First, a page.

“We will reshape how we interact with our customers, developers and key innovation partners, delivering a more coherent message and family of product offerings. The evangelism and business development team will drive partners across our integrated strategy and its execution. Our marketing, advertising and all our customer interaction will be designed to reflect one company with integrated approaches to our consumer and business marketplaces”
(CEO memo to all Microsoft employees)
People tend to call this kind of writing management-speak (or worse); it often irritates them, regardless of what it’s trying to say.
But what’s actually wrong with it, technically? Well, there are far more nouns than verbs – that’s a big clue.
“Our great team of 40 staff, also passionate about the product on a personal level, ensure a complete service is delivered in-house. Our diverse range of customers include families looking for a safer vehicle for every day use, tree surgeons, farmers, extreme offroad adventurer's, sports enthusiasts, world traveller's to far flung places – anyone who values 4x4 Land Rover's for their unique character, charm and durability”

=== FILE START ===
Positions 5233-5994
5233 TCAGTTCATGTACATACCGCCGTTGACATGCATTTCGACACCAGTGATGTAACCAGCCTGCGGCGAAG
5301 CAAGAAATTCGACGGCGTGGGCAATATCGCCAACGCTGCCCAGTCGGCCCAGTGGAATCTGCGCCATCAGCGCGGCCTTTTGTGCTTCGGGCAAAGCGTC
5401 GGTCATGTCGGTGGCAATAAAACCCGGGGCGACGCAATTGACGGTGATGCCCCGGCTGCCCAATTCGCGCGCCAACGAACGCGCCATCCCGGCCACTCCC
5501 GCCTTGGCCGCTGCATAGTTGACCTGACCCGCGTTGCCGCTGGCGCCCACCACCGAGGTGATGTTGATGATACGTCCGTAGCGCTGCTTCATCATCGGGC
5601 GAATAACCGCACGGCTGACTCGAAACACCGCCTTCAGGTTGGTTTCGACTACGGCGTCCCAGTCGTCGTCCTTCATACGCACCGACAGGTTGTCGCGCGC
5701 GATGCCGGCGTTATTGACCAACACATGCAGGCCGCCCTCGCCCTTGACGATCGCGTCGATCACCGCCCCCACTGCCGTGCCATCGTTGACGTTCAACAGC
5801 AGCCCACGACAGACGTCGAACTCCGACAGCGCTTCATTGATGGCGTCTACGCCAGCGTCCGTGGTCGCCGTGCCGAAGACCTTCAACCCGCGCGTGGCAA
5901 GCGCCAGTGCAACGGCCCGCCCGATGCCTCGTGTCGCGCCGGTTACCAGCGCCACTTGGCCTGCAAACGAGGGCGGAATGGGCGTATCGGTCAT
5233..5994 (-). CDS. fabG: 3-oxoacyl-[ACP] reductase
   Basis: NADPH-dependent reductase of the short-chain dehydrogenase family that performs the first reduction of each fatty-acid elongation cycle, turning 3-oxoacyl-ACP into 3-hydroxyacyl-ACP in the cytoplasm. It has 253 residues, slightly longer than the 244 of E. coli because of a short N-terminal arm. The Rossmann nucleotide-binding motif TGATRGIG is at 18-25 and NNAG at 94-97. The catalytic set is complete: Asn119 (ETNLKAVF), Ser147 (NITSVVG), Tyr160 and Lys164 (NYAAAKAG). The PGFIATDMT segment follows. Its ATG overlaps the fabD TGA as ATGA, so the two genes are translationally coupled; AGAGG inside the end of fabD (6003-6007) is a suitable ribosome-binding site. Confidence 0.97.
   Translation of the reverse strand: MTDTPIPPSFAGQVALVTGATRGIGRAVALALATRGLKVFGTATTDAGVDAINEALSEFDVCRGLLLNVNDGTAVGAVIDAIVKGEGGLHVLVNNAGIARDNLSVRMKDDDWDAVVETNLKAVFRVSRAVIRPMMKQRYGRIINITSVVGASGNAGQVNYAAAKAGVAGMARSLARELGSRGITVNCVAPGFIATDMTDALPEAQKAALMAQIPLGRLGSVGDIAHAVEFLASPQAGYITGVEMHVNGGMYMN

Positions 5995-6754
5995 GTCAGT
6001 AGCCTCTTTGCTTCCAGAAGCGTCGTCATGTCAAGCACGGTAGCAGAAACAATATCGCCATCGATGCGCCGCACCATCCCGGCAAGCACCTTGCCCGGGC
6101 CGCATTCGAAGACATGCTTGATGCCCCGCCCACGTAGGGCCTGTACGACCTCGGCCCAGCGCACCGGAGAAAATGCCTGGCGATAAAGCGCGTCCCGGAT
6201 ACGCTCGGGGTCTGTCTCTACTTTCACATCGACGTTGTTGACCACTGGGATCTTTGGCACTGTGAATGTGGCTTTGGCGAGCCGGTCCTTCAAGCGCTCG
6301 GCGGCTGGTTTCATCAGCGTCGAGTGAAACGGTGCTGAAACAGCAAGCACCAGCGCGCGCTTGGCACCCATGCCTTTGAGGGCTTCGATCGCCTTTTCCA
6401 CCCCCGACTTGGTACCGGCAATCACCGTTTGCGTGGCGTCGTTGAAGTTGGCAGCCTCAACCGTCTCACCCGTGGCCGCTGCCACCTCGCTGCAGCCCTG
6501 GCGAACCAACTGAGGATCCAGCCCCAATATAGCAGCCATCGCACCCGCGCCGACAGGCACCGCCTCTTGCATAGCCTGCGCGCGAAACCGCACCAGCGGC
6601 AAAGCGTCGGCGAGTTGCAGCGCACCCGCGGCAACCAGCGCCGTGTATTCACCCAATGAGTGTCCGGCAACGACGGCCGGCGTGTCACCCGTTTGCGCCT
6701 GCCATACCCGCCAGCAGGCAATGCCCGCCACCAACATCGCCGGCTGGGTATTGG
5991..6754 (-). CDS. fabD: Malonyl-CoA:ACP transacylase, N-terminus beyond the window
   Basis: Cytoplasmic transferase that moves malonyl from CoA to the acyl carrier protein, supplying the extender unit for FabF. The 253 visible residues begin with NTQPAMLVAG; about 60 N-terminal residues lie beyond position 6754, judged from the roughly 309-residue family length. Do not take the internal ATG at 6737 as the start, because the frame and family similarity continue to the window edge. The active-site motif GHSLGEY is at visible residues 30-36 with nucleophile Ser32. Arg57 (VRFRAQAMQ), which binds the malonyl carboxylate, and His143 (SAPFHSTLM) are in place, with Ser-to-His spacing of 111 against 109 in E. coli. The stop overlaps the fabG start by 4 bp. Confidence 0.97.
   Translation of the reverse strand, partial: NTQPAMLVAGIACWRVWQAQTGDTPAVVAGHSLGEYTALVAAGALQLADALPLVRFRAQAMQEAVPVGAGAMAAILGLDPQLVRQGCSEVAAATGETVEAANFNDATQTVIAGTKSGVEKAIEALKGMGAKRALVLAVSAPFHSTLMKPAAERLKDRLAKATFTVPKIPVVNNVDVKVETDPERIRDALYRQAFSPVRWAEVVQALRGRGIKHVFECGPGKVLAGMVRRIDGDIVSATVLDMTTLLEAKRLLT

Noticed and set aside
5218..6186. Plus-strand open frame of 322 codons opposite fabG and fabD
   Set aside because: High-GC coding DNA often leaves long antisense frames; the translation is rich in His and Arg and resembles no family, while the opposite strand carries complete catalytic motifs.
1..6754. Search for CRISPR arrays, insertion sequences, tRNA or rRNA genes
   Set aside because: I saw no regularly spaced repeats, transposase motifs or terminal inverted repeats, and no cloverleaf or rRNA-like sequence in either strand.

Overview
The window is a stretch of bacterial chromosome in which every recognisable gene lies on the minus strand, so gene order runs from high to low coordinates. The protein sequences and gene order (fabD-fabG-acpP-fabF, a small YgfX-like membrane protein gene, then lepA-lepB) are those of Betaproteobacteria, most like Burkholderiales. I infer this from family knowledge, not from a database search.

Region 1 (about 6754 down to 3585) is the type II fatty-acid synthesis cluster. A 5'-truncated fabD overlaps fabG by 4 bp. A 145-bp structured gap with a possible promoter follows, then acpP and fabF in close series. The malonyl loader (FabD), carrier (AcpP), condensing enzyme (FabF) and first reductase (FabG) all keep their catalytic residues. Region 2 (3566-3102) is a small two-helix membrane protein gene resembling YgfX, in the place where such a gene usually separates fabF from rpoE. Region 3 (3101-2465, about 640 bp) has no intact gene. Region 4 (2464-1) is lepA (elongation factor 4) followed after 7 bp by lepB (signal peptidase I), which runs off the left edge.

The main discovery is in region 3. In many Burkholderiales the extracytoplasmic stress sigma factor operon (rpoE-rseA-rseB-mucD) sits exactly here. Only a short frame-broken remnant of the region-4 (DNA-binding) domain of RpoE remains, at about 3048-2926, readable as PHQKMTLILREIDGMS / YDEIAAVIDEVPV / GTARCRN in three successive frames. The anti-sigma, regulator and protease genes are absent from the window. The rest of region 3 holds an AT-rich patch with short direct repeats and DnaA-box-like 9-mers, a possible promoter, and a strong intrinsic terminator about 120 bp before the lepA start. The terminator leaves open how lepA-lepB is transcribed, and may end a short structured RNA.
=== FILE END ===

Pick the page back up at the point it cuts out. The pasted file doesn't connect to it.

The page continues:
(Website of high-spec 4x4 vehicle specialist)
This 4x4 centre want to convey their enthusiasm and expertise – but all that has disappeared in loose, unfocused, salesy language.
Some specifics: what does “in-house” actually mean here? Similarly, what shall we call our team? Oh yeah, let’s call them a “great” team.
Poor grammar puts the icing on the cake.
You've connected an Android device to Dropbox. Awesome!
You can check on this and any other devices you've connected by visiting your account page.
- The Dropbox Team
The impression created by this email is distinctive – young, non-British, being cool. Probably right for Dropbox, wrong for someone like British Gas.
But it’s short, pithy, informative and offers a link in case of need. It knows what it is trying to convey.
“This is your chance to join an exclusive team of ScottishPower customers specially selected to share their views and provide feedback in ScottishPower’s exciting online community ‘Tell the Energy People’.
By joining ScottishPower’s Tell the Energy People community, not only will you have a vital role in helping to shape ScottishPower’s services to you, but you will also have the chance to win prizes and receive rewards.
The more you contribute to ‘Tell the Energy People’, the more you can help ScottishPower - and the more chance you have of winning!”
(Invitation email to Scottish Power customer)
There is a tonal confusion here – do they want this to come across as a way for customers to give the company feedback, or a fabulous chance to win exclusive prizes? At the moment it’s trying to do both – which makes it hard to read.
It’s like talking to someone who’s looking over your shoulder.